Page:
The following year, in 1994, he was given his own series, Truly, Madly, Bletchley, which he wrote and starred in, along with David Battley, Liz Fraser, Simon Godley and Toby Longworth. Truly, Madly, Bletchley, produced by Dirk Maggs, was the first sketch show in the history of radio comedy to have been written by one person – apart from Harry Hill's Fruit Corner, which was being broadcast at the same time and which Dutton also performed in.
As a result of his radio work Dutton won the Peter Titheradge Award for Radio Comedy Writing, along with Richard Herring and Stewart Lee. At this period he was touring widely as a stand-up comedian, supporting Harry Hill in the West End, and performing with Al Murray, Jim Tavare and Jenny Eclair.
Early TV appearances at this time included The Bore of the Year Awards, in which he appeared in sketches with Peter Cook and John Sessions, Time Gentlemen Please, Al Murray's sitcom for Sky, and Does China Exist?, performing with Paul Merton. Dutton was also cast in many TV commercials, including playing the new Secret Lemonade Drinker in adverts with Ronnie Corbett, Frankie Howerd, and John McEnroe. He was also cast as the Canon Man in the copier ads.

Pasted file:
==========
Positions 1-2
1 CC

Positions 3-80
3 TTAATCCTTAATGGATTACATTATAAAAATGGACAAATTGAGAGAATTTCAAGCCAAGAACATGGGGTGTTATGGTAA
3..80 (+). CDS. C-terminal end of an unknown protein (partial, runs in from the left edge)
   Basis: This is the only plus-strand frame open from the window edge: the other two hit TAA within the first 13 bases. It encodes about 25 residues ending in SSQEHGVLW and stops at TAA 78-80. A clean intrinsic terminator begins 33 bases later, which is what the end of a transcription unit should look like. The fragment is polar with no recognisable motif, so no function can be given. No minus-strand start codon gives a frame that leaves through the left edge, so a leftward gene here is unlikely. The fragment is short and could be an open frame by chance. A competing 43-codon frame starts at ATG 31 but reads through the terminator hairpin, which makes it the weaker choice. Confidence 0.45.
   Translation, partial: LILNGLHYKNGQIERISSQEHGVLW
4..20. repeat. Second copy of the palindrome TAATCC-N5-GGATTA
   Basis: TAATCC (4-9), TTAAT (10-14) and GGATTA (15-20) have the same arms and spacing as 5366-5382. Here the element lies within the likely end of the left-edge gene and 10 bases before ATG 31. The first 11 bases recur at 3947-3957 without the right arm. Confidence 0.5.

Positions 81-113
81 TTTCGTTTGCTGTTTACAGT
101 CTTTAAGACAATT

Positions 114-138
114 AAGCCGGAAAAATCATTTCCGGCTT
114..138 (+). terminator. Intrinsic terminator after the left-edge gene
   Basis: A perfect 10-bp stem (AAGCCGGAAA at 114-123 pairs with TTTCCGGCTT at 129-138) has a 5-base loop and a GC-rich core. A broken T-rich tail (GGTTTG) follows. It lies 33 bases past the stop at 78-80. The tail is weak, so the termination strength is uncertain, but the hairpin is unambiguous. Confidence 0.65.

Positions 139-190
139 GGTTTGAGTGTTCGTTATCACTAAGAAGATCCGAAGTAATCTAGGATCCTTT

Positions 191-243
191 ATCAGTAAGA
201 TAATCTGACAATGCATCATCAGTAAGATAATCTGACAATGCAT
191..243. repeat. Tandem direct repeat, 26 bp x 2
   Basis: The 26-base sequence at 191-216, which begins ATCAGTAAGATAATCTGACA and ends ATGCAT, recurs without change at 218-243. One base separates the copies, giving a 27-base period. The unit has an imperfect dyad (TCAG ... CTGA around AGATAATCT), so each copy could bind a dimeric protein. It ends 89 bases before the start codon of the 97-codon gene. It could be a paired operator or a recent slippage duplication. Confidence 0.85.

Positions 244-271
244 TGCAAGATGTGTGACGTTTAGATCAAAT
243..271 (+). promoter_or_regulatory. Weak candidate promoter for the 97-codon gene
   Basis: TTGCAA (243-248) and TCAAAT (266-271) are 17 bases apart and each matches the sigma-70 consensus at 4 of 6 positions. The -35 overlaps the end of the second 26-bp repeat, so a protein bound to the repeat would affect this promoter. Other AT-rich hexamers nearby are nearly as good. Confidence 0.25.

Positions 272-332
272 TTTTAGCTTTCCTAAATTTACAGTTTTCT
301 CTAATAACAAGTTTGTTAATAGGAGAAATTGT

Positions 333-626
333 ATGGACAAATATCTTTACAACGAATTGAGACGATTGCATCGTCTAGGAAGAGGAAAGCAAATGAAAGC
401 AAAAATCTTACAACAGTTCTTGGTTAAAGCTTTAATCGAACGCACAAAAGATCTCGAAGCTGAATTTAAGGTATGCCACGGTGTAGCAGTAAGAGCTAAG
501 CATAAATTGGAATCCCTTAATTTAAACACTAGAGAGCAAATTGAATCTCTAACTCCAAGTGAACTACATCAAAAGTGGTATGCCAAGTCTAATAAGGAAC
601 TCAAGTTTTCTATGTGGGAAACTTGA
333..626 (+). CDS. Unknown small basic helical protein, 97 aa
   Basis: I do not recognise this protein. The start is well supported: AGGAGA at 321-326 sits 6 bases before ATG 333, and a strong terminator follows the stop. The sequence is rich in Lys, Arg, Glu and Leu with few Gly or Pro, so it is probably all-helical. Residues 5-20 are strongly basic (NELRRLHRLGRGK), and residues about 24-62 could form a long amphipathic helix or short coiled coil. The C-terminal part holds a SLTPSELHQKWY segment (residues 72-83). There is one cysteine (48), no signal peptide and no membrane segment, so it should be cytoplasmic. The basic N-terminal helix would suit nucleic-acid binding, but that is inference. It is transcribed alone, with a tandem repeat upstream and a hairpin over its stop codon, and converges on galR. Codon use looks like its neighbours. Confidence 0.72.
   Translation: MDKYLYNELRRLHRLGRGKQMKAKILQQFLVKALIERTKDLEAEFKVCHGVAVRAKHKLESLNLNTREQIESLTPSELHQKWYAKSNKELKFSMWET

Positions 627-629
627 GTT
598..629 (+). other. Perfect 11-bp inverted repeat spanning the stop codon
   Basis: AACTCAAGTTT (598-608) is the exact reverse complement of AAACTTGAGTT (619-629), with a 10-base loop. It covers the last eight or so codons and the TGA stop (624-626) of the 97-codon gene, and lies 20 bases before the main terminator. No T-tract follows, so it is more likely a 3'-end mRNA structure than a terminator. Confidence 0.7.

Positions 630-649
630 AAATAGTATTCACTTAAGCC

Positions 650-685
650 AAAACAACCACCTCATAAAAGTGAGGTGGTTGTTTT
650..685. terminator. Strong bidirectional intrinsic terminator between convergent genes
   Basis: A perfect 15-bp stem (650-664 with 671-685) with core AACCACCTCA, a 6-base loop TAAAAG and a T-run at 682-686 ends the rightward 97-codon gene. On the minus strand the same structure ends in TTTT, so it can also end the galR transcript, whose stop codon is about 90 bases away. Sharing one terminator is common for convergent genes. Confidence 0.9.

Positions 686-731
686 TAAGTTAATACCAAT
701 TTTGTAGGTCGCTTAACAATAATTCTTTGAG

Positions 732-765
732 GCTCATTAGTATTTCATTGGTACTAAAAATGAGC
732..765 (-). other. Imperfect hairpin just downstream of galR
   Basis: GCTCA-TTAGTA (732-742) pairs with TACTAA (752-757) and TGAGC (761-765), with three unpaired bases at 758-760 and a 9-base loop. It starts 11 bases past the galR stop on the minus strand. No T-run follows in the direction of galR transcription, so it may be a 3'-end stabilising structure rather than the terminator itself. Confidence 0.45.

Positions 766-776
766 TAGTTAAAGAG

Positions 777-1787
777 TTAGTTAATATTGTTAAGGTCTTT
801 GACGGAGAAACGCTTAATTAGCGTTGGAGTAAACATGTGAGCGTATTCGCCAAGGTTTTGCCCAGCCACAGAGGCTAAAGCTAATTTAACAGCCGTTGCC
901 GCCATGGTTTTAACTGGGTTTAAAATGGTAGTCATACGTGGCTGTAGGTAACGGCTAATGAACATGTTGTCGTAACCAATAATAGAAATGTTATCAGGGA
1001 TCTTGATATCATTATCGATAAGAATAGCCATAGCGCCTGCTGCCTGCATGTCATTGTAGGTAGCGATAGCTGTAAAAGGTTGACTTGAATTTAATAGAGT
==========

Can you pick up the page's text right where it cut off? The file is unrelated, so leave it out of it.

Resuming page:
In 2000 he co-created, wrote and performed in Alistair McGowan's Big Impression, later to be renamed The Big Impression, which was BBC One's first sketch show for many years and their first impressions show since Mike Yarwood's. The show, produced by Charlie Hanson, proved a massive hit: in addition to writing the series Dutton was one of the supporting performers along with Ronni Ancona, Alan Francis, Roger Blake and Duncan Wisbey, and performed impressions of, among others, Dustin Hoffman, John Le Mesurier and James Stewart. He wrote and performed in four series of the show and two Christmas Specials, and won a British Comedy Award in 2001, and a BAFTA. A spin-off series, Ronni Ancona & Co was commissioned in 2007, which Dutton wrote with Ancona, Alan Francis and Alex Lowe.
Dutton also writes extensively for children's television, including the sketch shows Spoof and Driving Me Mad, the long-running legendary sitcom ChuckleVision, and the 13-part sitcom Scoop, re-commissioned for a second series of 13 episodes for screening in 2010, and a third series for screening in 2011. Dutton was also commissioned to create and write a pilot for a new CBBC sitcom, Little Chucks, the adventures of Paul and Barry Chuckle as children, broadcast in 2010.
Recent television appearances include the Emmy Award-nominated My Life as a Popat for ITV, The Sarah Jane Adventures, a Doctor Who spin-off for CBBC produced by Russell T Davies, Nuzzle and Scratch, a children's comedy series, and Scoop with Shaun Williamson.